I would love there to be some sort of afterlife that I could enjoy. The ill-defined christian heaven holds no appeal, but if after death I could continue on in some other form and enjoy the universe a bit more, I'd love it. However, my hopes for such things, my opinion that there should be an afterlife, are completely irrelevant because they do not match anything we know about death. Hence I ignore my hopes because I know there is nothing to base them on.
The ill defined definition of Christian heaven is one of the reasons I have a tendency to lean towards Christianity in my theism. How can something unearthly be described in a way in which we could comprehend when we have no reference to base it on? Christ described it as paradise to one of the poor buggers hanging next to Him during the crucifixion. Whatever it is, it must be pretty good, that is if it exists at all.
See, that didn't hurt, did it. You said something about your beliefs without tossing in misunderstood science to back yourself up. That's what I have been hoping for.
As Azdgari said a few posts back, the universe is not subject to your opinion. Nor is it subject to mine or anyone else's. Through science, we humans do our best to take biases out of the picture as we search for truth. (I don't for a second claim that science is without any bias. Scientists exist within cultures, and said cultures have remarkable power over individuals and institutions. But science does what it can to minimize such influences. ) Religions must, by their very nature, keep their own biases on the front line of the debate and spend most of their time insisting they are truths. They even go so far as to claim that the lack of proof is in and of itself proof that something powerful and intelligent is responsible for the universe.
Lack of proof is not proof. The universe either had a sentient creator or it did not. I don't dismiss science and I hope it does indeed one day discover how the universe was formed. Eventually it may. The problem with science however is that it can only go back to the starting point of the universe. Anything before that would be impossible to prove. Science can hypothesize, but that is all it can really accomplish regarding this.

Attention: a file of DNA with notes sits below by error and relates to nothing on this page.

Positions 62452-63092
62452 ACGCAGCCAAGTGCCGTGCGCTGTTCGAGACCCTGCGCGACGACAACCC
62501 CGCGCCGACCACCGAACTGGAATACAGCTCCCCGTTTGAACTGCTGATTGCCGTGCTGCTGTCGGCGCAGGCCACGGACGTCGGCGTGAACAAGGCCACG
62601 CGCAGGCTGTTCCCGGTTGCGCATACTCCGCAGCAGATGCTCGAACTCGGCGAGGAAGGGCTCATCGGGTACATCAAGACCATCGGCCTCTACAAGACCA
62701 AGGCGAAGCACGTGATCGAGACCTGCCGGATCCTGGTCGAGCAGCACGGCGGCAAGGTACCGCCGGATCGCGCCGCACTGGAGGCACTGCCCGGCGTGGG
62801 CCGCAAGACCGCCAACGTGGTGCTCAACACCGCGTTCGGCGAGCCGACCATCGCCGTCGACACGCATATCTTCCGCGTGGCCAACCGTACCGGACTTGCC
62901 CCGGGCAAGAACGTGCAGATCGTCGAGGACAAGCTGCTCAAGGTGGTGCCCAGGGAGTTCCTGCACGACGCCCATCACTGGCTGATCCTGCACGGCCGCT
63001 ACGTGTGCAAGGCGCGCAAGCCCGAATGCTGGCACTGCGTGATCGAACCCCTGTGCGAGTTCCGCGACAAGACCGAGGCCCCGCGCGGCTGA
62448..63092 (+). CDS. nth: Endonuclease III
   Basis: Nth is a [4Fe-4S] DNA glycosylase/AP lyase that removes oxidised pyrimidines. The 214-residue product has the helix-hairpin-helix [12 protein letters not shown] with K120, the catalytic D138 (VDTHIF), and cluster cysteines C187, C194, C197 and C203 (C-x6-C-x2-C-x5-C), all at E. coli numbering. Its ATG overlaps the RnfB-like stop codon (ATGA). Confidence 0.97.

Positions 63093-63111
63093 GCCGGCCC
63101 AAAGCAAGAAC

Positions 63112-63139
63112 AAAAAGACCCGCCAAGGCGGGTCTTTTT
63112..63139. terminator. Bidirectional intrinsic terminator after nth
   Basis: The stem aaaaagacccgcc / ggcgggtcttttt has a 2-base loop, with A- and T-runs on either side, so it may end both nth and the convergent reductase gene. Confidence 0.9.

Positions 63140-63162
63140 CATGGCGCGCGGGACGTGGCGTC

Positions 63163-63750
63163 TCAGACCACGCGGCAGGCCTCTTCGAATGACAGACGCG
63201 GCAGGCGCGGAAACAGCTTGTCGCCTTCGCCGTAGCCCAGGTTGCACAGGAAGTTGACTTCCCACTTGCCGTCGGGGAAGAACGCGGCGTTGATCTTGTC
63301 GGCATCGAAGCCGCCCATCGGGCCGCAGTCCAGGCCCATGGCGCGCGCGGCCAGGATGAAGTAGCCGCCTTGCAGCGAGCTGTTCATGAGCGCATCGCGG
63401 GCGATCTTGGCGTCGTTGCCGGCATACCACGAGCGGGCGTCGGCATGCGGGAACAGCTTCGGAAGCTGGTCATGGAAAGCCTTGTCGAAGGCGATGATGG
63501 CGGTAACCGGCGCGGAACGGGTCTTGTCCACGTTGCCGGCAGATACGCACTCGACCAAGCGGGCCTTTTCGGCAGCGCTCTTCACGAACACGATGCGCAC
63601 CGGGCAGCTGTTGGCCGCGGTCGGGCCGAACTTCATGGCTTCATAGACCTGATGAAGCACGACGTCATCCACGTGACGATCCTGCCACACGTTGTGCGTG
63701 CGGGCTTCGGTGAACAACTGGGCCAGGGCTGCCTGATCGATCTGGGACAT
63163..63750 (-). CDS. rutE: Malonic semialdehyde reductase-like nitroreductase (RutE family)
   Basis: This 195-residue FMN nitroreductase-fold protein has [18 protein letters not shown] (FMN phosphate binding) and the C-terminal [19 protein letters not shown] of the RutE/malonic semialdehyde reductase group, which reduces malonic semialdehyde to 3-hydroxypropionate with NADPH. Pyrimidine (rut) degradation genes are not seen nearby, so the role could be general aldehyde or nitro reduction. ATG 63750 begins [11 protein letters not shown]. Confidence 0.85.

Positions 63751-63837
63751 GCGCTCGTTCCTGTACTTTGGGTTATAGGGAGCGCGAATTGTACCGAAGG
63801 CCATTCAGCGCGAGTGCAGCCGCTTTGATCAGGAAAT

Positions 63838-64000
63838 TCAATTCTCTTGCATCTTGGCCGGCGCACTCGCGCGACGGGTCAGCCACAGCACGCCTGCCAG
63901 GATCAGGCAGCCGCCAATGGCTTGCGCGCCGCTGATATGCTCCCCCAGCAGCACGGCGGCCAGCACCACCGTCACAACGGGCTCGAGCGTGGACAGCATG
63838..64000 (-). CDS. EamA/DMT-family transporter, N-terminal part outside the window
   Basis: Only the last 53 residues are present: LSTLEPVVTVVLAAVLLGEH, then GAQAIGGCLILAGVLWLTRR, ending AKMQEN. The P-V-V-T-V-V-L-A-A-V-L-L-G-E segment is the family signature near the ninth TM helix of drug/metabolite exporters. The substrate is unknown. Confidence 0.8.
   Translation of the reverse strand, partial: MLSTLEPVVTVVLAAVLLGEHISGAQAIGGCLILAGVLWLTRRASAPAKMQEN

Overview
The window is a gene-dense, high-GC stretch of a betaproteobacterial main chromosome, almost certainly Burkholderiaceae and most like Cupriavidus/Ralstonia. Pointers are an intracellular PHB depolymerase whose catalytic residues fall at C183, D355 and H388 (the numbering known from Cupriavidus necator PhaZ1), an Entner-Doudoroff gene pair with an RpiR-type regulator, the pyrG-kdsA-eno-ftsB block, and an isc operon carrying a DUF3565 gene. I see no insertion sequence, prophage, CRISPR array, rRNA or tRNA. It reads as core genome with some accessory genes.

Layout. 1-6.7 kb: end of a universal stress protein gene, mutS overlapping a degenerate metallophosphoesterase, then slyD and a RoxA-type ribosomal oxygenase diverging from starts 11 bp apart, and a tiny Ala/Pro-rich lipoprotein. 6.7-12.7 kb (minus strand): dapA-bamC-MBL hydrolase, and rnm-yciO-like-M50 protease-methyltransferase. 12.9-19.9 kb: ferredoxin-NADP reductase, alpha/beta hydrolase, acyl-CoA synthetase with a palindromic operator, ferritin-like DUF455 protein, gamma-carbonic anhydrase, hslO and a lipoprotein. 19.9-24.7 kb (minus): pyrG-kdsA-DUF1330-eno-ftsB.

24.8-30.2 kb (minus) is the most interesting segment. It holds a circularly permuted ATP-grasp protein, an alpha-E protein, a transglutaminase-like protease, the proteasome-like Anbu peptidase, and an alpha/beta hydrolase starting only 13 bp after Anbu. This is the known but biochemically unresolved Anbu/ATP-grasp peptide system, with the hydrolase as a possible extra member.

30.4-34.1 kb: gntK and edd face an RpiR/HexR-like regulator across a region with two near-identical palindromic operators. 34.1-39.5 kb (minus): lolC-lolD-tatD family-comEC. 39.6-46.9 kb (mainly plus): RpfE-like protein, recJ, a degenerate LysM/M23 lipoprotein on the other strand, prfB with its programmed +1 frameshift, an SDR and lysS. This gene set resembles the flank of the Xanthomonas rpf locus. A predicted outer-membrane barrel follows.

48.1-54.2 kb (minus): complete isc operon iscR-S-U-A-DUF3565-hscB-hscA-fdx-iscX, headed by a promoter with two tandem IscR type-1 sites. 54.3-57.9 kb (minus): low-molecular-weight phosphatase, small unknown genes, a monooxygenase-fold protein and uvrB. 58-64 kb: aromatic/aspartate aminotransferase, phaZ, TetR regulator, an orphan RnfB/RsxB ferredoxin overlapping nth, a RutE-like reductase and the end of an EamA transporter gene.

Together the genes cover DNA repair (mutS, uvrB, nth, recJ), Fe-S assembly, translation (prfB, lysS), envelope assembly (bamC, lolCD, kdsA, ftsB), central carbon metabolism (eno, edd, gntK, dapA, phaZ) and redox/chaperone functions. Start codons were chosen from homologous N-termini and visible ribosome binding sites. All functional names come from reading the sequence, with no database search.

Not necessarily true. Physicists are looking at the possibility that some of the movement in our universe is caused by other universes tugging on it. And they feel confident that if that is the case, they can show evidence for it. They are also exploring the possibility that black holes form new universes, and are looking into that. If they can convincingly demonstrate that to be the case, then they don't have to look back in our universe to see how it was formed. They would only need to look at black holes in our universe to see how they formed other ones. This is of course currently conjecture (though strongly backed by mathematics), but your use of the blanket statement "impossible to prove" was out of place.
I personally prefer to go where the evidence takes us, even if it means that I don't get to comfort myself in my old age about a pending "streets of gold" experience. The pursuit of truth is far more important to me than is fooling myself for my own convenience.
That's great. You go ahead and do that. I do not dismiss scientific truth either. Peace.
And so right after you replied to me, you said in your next post:
We don't have all the facts. A person is allowed to have ideas and attempt to fill in the gaps. Are you saying that what we don't know about the universe doesn't exist? I can have the opinion that the universe was created and that is an honest opinion. I don't care if you agree or not about this issue, and I am not going to discuss it with you any further. Intelligent design is a possibility and that's that.
Yep, people are allowed to have ideas and fill in the gaps, but it becomes harmful if they start believing what they have made up. And the way you word your posts, it often sounds like that is the case with you. I too have opinions and ideas about the universe, but I don't for a second think that any of them are accurate, because, if for no other reason, I don't think I my brain is capable of coming up with anything fantastic enough to be right. I do it for fun, not for philosophical justification.
The effect of making up your own science is the same as dismissing the real thing. That you politely mix real science with your own opinions does not make the outcome much better.
I was suggesting that you be careful with your statements about science, because you are not demonstrating a high level of proficiency, yet you are basing some of your philosophical stances on your assumptions. That is a bad idea.
For you, for me, for anyone, being wrong is problem enough. Being wrong for bad reasons is worse.